Securing systems, data and processes at the application level is all the rage these days. With reports predicting that the market for application security products will experience a compound annual growth rate of more than 25% through 2023, it's clear that cybersecurity decision makers are embracing this trend. And when an organization pairs a focus on AppSec with the emerging practice of DevSecOps, the result is not only more secure software but also an ability to crank that software out faster.

 This is obviously an important area of consideration for CISOs, which makes it an ideal topic to explore in our new series, The CISO Speaks. This is the third installment, with previous editions having featured Q&As with Roland Cloutier of payroll processor ADP and Scott Niebuhr of space R&D firm The Aerospace Corp. For the topic of AppSec and DevSecOps, we turned to Tim Callahan, SVP of Global Security and CISO of insurance provider Aflac, to learn about his efforts to establish AppSec and DevSecOps core components of the company's security program.

 What follows is a lightly edited transcript of my email interview with Callahan:

 TK: What is Aflac's view on application security and DevSecOps? How much of a priority is application security, and to what extent has Aflac embraced DevSecOps and why?

 TC: Aflac information security and technology teams embrace the concept of application security and know that we have to accelerate delivery to support our distribution strategy. Aflac established a formal application security program more than two years ago and believes that a strong application security program is an essential component of a comprehensive security strategy. Aflac presently is beginning the planning stages of our DevSecOps journey. We have been transforming to an agile environment, and the practice is widely embraced. With DevSecOps clearly on the horizon, teams across IT, security and applications are collaborating heavily on initiatives to increase automation across the development pipeline. This collaboration will facilitate a natural transition into DevSecOps, where security is deeply integrated and largely automated. We all know that to get the speed of delivery, we have to embed security up front to avoid finding issues in a preproduction test. That only slows things down. The education we provide to development teams has pushed this forward.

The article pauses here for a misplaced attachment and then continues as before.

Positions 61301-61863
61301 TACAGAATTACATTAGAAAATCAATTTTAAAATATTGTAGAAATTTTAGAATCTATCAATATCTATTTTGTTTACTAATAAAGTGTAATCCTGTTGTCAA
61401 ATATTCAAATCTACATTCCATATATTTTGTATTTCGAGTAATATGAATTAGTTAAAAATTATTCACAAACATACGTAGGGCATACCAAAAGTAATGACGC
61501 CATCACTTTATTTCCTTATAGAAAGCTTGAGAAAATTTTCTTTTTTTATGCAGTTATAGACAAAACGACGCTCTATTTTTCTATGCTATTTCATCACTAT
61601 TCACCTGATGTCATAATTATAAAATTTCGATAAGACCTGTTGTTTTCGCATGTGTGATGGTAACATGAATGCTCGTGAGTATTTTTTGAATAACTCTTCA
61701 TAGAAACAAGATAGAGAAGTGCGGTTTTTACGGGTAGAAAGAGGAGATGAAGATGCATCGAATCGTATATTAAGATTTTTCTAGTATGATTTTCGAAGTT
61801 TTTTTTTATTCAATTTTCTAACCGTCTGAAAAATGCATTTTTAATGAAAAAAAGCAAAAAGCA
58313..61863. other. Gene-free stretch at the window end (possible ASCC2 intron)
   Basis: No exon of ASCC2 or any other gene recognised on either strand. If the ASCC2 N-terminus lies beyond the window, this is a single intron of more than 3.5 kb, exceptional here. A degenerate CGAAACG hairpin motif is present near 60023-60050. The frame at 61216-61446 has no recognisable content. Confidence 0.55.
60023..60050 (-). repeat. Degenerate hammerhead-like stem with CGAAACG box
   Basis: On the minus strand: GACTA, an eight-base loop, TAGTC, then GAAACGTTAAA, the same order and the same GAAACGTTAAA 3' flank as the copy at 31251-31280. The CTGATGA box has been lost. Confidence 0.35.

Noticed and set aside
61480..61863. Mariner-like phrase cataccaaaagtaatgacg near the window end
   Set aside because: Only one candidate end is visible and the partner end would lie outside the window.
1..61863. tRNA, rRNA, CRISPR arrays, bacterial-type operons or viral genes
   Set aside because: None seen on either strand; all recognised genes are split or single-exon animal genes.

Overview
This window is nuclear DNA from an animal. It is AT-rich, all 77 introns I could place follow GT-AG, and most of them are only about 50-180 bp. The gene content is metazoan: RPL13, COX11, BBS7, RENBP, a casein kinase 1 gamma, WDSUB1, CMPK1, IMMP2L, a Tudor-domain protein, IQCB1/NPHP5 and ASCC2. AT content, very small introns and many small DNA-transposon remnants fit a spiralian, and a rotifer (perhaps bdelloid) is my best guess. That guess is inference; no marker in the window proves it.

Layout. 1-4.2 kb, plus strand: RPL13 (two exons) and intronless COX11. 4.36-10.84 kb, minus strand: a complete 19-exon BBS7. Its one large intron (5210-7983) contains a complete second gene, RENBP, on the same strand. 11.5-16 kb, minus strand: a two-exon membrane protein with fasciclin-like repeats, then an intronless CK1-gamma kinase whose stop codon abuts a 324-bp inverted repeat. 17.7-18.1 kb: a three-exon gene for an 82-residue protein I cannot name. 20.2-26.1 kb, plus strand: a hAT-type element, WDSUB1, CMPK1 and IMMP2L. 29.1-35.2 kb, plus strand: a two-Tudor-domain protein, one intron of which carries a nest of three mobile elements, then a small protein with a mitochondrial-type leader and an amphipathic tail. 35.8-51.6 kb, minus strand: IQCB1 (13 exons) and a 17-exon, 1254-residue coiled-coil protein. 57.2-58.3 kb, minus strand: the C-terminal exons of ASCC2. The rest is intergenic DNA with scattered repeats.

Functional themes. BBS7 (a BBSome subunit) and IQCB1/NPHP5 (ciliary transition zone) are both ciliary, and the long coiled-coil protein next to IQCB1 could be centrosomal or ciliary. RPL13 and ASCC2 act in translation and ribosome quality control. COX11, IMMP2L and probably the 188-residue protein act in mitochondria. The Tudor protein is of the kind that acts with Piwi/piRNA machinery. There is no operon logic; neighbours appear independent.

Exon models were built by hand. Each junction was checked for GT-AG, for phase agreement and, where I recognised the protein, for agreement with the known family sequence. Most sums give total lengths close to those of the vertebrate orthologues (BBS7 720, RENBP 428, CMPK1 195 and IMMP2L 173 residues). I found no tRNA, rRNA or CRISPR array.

TK: What is Aflac doing to raise the level of AppSec competency in its development organization? Do you offer AppSec training?

 TC: The first, and I think most important, aspect is to create and sustain a culture of security across business and technology teams. We have done this by instituting a volunteer structure known as cybersecurity ambassadors. These folks are dedicated to championing the importance of protecting our clients and our company. Once that culture becomes embedded in all that we do, it becomes easier to tie it to the day-to-day activity. Developers and product owners become supporters of getting it right the first time. In addition to general security awareness training and campaigns, we require specialized training tailored to people’s roles in the organization. Aflac has a formal, compulsory secure coding training program that's integrated into our learning management system. Developers have to undergo required training modules pertinent to their coding specialties annually.

 TK: What AppSec tools has Aflac adopted, and how are they being used? How/why did the company choose these particular tools?